Leaders of organizations representing 70,000 Registered Nurses and other allied professionals took a major step this week towards creating a new national nurses' organization.
Meeting in San Diego, the group adopted a name -- the American Association of Registered Nurses (AARN) -- targeted priorities for legislative and workplace changes, and hired a national advocate to press for gains in Congress.
Participants in the AARN include the California Nurses Association, Massachusetts Nurses Association (MNA), Maine State Nurses Association (MSNA), Pennsylvania Association of Staff Nurses and Allied Professionals, and United Health Care Workers of Missouri.
Nurses groups from New York and Arizona were informal participants in the San Diego meeting.
``AARN was created by and for direct care RNs,'' said CNA President Kay McVay, RN, ``to address the issues facing patients and their families -- safe RN-to-patient staffing being the primary concern.''
``Nurses in this country need a voice for those fighting on the front lines, a voice that is not afraid to take on the health care industry as it continues to promote policies and practices that endanger patients and harm nurses,'' said MNA President Karen Higgins, RN.
AARN members will work together on national projects and support each other in state legislative, collective bargaining, and organizing campaigns.
For example, the member groups have sponsored a federal bill to prohibit mandatory overtime in hospitals and hired a Washington-based public interest advocate to promote national legislation. The organizations held an organizing institute in California last year to help train nurse activists on union representation campaigns. A second organizing institute is planned later this year in Philadelphia.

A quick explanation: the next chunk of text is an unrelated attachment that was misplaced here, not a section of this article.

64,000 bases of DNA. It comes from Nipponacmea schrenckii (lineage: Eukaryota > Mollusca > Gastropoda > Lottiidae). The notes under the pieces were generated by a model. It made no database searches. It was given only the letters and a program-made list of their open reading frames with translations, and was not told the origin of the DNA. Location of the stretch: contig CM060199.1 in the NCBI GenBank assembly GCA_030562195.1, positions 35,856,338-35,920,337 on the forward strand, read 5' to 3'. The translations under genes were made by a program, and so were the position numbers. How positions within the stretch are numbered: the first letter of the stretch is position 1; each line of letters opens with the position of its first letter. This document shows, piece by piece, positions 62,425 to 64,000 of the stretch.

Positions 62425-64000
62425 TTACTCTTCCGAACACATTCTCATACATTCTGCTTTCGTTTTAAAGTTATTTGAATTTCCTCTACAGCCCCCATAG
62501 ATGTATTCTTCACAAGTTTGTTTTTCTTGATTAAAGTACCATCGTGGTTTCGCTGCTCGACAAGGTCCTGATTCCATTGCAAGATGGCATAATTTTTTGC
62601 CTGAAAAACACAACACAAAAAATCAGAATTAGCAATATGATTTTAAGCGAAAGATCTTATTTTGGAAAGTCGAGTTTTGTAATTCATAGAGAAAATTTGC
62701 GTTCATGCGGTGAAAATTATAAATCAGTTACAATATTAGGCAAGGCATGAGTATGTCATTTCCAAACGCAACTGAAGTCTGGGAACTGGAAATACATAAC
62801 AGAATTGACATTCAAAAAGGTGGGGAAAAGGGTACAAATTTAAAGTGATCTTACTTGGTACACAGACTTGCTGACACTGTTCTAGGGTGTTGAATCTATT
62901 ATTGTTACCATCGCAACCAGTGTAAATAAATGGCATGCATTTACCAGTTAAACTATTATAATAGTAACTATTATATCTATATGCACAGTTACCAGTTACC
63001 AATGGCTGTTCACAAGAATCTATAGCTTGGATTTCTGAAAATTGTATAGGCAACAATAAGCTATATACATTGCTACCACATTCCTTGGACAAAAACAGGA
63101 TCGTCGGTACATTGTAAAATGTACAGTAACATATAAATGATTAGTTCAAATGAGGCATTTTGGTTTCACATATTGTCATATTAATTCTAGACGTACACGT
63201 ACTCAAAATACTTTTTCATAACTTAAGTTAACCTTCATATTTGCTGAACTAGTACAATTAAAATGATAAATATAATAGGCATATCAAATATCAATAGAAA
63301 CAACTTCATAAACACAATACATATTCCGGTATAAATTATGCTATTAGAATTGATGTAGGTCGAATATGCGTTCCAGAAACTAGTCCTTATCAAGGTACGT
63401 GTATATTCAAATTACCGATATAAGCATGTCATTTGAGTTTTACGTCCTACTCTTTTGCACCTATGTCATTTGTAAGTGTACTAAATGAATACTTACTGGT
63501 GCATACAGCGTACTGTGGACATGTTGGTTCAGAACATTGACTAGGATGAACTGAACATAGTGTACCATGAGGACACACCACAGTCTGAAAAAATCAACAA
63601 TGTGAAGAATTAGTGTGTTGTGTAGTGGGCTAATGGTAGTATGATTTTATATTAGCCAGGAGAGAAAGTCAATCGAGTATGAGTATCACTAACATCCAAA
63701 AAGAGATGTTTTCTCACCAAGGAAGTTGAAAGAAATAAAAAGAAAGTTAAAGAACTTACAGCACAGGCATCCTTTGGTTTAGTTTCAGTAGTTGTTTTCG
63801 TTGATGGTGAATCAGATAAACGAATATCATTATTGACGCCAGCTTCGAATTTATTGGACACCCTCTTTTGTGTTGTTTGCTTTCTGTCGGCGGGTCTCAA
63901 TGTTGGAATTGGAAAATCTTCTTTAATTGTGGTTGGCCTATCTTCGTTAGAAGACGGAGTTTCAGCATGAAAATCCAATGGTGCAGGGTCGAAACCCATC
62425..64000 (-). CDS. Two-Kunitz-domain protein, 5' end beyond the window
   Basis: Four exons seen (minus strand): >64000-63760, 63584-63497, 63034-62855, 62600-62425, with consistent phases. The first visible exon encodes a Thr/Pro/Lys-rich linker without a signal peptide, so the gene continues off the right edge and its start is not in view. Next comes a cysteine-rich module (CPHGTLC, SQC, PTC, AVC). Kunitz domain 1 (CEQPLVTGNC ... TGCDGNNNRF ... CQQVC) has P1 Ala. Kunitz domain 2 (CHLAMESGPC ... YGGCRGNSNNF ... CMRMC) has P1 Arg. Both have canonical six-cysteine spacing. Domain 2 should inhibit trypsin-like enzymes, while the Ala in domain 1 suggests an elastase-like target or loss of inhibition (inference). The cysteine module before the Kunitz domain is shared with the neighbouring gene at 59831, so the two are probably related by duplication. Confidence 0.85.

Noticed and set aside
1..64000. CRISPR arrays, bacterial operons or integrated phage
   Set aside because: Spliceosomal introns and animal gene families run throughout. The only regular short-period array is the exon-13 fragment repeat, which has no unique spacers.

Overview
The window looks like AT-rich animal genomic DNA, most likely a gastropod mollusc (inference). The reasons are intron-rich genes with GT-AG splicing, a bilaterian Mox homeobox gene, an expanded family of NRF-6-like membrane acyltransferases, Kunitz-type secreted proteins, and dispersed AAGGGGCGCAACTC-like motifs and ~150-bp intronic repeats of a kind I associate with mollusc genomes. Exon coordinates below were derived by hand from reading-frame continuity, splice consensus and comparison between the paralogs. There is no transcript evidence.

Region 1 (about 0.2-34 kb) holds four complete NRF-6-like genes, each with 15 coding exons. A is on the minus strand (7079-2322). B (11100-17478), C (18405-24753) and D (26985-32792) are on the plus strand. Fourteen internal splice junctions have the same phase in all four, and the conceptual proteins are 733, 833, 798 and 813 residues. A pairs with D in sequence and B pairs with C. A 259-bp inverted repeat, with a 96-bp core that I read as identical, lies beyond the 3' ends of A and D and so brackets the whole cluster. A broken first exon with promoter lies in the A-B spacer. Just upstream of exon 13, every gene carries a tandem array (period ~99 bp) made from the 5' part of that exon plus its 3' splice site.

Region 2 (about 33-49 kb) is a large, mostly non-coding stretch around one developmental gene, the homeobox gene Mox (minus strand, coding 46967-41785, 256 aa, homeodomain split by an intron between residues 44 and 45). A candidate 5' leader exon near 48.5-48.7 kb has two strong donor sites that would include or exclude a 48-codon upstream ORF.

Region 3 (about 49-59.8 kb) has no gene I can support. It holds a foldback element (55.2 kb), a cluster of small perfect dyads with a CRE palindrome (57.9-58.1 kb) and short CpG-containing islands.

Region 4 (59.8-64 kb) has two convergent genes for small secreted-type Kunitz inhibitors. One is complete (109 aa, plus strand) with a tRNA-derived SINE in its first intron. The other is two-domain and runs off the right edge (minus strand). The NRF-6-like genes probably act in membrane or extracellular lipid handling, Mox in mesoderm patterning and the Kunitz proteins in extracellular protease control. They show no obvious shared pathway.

``AARN will be the voice in America for bedside nurses to bring their issues to the forefront,'' noted PASNAP President Teri Evans, RN.
``Nurses have long needed a strong voice to protect our practice and our ability to give safe patient care. That voice is the AARN,'' added Nancy Ford, RN, of the MSNA.
On a state to state level, the groups are already working together.
Nurses from all the groups attended a rally in California last September promoting implementation of California's first in the nation minimum nurse-to-patient ratios law.
The ratios, required by a CNA-sponsored law, are widely seen as a cure for the nursing shortage and eroding patient care conditions. Other states hope to use those ratios as a model for safe staffing in their states, as in Massachusetts where the MNA has sponsored similar legislation.
AARN members have assisted the UHCW on a representation campaign currently underway in St. Louis. Several groups are working on state legislation, similar to the national bill, to ban mandatory overtime. The nurses are also cooperating on promoting efforts, such as is currently underway in Maine, to adopt a universal health coverage system.